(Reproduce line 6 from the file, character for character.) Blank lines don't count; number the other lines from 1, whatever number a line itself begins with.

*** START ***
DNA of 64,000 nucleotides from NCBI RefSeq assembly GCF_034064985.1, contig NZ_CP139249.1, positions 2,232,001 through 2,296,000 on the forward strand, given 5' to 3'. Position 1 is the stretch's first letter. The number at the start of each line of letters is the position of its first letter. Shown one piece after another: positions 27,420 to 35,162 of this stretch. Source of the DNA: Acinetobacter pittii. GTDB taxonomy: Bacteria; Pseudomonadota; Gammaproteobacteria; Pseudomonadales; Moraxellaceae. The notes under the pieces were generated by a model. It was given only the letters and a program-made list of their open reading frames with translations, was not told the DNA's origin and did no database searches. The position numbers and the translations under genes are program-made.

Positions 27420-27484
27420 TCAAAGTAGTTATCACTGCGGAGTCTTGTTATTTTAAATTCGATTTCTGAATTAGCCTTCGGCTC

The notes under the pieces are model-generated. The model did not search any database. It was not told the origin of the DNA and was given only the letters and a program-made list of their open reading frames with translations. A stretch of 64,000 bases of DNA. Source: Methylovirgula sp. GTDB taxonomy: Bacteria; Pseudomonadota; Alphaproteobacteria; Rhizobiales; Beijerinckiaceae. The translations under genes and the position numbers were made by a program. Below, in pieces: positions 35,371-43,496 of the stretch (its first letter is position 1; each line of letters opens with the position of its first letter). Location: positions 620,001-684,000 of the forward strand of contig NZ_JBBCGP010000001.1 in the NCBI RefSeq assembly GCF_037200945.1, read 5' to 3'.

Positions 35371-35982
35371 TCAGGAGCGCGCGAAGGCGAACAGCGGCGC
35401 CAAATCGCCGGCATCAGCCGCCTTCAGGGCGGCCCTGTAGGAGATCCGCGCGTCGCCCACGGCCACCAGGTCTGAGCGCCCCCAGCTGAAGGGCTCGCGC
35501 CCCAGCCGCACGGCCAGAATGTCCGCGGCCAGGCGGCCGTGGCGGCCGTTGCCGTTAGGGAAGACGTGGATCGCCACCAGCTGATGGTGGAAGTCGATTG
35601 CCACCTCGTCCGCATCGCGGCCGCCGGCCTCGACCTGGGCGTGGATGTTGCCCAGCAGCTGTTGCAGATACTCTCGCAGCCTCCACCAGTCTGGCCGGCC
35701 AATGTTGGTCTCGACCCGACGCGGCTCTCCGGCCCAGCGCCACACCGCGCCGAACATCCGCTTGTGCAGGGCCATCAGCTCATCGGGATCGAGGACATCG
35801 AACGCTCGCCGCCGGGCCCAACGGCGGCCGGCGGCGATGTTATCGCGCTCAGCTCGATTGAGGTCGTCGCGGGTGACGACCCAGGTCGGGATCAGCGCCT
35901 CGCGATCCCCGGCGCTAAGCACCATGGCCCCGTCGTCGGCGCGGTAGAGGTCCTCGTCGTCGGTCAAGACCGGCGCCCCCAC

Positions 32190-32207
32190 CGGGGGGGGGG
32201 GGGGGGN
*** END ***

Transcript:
35371 TCAGGAGCGCGCGAAGGCGAACAGCGGCGC